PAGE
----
Operating Philosophies 2

Posted by Stephen E. Roulac, Phd on Jan 10, 2020 10:06:56 AM

Stephen E. Roulac, Phd

shutterstock_77704393011 Promoting Traffic at the Expense of Profitability 

Seeking to establish themselves in a new market, some companies may emphasize customer traffic—to the exclusion of whether they make any money on those so-called customers.

As Peter Drucker has observed, it is a fundamental business truth that the purpose of business is to create and retain a customer. But if you do not make any money on your customers, you do not have a business. Generating traffic without revenue and profitable customer transactions is a sure way to financial ruin. This lesson was relearned by many dot-com technology companies in the 1990s, who promoted traffic to their websites but failed to establish a viable business model. Numerous dot-com companies that failed did not sufficiently understand that, at the end of the day, maximizing hits is much less important than generating revenues in amounts more than the expenses incurred in
achieving those revenues, so that the business can make a profit and sustain itself.

Promoting customer traffic at the expense of good business is a mistake. 
12 Emphasizing Growth at the Expense of Value
Some companies pursue growth strategies irrespective of the economic value associated with those growth strategies.

In stock market investing, a growth strategy is premised upon the idea that profitability will take care of itself. The basic momentum of expanding revenues will somehow lead to profitability and therefore business value. But the emphasis on growth can obscure considerations of value. Renowned investor Warren Buffet cogently observes that growth and value should be thought of together, not as separate and apart. The company’s capacity to grow is part of its value. Growth that does not lead to profitability is really of no value.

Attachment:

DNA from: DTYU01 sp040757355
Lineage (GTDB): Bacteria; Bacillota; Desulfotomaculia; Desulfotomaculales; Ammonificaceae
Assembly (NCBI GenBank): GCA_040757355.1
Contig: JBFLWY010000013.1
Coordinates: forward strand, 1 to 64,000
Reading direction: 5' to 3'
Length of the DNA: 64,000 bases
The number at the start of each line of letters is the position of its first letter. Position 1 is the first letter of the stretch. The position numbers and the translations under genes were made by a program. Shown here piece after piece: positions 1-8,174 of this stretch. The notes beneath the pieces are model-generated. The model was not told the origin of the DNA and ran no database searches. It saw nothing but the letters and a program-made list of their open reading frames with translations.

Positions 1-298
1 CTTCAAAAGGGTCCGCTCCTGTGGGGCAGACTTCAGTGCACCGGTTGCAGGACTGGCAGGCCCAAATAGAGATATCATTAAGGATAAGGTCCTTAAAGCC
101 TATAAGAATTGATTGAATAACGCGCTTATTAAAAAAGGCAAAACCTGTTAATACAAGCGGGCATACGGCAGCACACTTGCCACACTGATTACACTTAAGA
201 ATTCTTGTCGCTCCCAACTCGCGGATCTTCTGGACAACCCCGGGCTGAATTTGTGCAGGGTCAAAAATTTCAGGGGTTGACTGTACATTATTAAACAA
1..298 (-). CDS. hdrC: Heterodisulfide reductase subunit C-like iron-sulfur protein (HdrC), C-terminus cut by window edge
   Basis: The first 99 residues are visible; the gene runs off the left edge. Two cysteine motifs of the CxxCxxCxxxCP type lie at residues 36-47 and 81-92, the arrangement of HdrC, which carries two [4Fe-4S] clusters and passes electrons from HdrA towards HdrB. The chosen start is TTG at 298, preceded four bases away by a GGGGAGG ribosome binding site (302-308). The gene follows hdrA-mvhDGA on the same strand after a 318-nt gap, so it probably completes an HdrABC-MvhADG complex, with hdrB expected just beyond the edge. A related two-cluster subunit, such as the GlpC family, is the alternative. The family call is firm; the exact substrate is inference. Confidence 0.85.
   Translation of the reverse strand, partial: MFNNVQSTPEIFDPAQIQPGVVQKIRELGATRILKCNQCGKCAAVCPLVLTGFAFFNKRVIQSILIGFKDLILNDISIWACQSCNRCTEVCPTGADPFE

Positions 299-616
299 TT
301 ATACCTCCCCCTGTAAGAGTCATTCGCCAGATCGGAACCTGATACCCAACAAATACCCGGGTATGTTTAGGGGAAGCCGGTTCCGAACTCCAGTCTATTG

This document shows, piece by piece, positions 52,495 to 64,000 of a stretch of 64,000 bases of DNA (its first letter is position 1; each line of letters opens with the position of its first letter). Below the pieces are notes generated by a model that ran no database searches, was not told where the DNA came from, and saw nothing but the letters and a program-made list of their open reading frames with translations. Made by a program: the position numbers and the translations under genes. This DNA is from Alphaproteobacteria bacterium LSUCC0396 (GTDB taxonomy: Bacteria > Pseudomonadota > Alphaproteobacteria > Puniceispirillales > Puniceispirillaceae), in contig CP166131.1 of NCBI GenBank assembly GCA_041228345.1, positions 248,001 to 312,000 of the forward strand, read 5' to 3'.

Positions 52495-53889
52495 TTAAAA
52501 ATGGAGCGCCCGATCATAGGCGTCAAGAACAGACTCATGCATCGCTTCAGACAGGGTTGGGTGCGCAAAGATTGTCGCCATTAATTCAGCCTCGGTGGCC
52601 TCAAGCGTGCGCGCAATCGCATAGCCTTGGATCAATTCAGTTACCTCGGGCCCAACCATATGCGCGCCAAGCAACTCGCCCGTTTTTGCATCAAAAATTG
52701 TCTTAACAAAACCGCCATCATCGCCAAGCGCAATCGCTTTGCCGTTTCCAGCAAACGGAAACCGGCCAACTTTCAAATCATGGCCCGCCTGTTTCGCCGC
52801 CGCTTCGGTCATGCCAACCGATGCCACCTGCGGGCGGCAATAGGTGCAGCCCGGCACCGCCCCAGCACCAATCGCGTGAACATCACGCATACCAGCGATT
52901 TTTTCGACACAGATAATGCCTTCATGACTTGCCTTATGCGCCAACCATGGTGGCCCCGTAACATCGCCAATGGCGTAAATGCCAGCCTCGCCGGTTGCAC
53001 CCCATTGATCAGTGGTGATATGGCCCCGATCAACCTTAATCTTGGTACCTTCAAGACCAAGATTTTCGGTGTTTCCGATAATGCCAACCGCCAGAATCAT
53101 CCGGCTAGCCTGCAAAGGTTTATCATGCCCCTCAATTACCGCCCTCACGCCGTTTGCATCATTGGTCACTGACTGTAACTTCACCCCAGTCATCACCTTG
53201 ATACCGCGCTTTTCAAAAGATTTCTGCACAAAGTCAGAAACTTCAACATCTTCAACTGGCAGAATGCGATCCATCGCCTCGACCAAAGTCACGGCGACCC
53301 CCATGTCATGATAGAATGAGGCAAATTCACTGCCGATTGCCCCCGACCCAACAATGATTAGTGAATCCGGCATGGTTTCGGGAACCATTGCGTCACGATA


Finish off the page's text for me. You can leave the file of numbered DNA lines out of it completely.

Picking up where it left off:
Pursuing growth without consideration of its value consequences is a mistake.

13 Concentrating on Being the Biggest
Some companies are absorbed with the idea of being the biggest in the business.

Companies that want to be the biggest may emphasize any number of scale metrics—revenues, employees, numbers of outlets, numbers of customers, numbers of products.
Although in certain instances having the most of something can be crucial to meeting customer needs, achieving competitive advantage and maximizing profits, by no means is the quest for biggest synonymous with company profitability.

Concentrating too much attention on being the biggest can be a mistake.

14 Thinking Big Size Is Enough
Many think that mere size is sufficient to merit business leadership.

Large organizations have long expected and commanded respect. The thinking goes that if the company attracted that many customers and employees, it must be doing something right. The decisions and actions that enabled the company to grow generated respect, which high regard and respect may continue long beyond what might be justified by an objective assessment of recent actions and outcomes. Even though IBM faltered in the mid-1980s, for many years that company ranked high in the list of the most admired companies. Eventually, the consequences of negative outcomes compounded, causing IBM to fall substantially in stature, although in more recent years it has rebounded. The
experience of IBM and many other companies underscores the reality that big scale alone is not enough to achieve business success.

Thinking that size alone is enough to achieve business success is a mistake.

15 Being Too Greedy
In today’s highly competitive business climate, leaders and managers of companies are under great pressure to produce strong financial results.

In earlier times investors tended to be satisfied with a company having a good reputation and making good products. Today, investors insist on outstanding financial performance.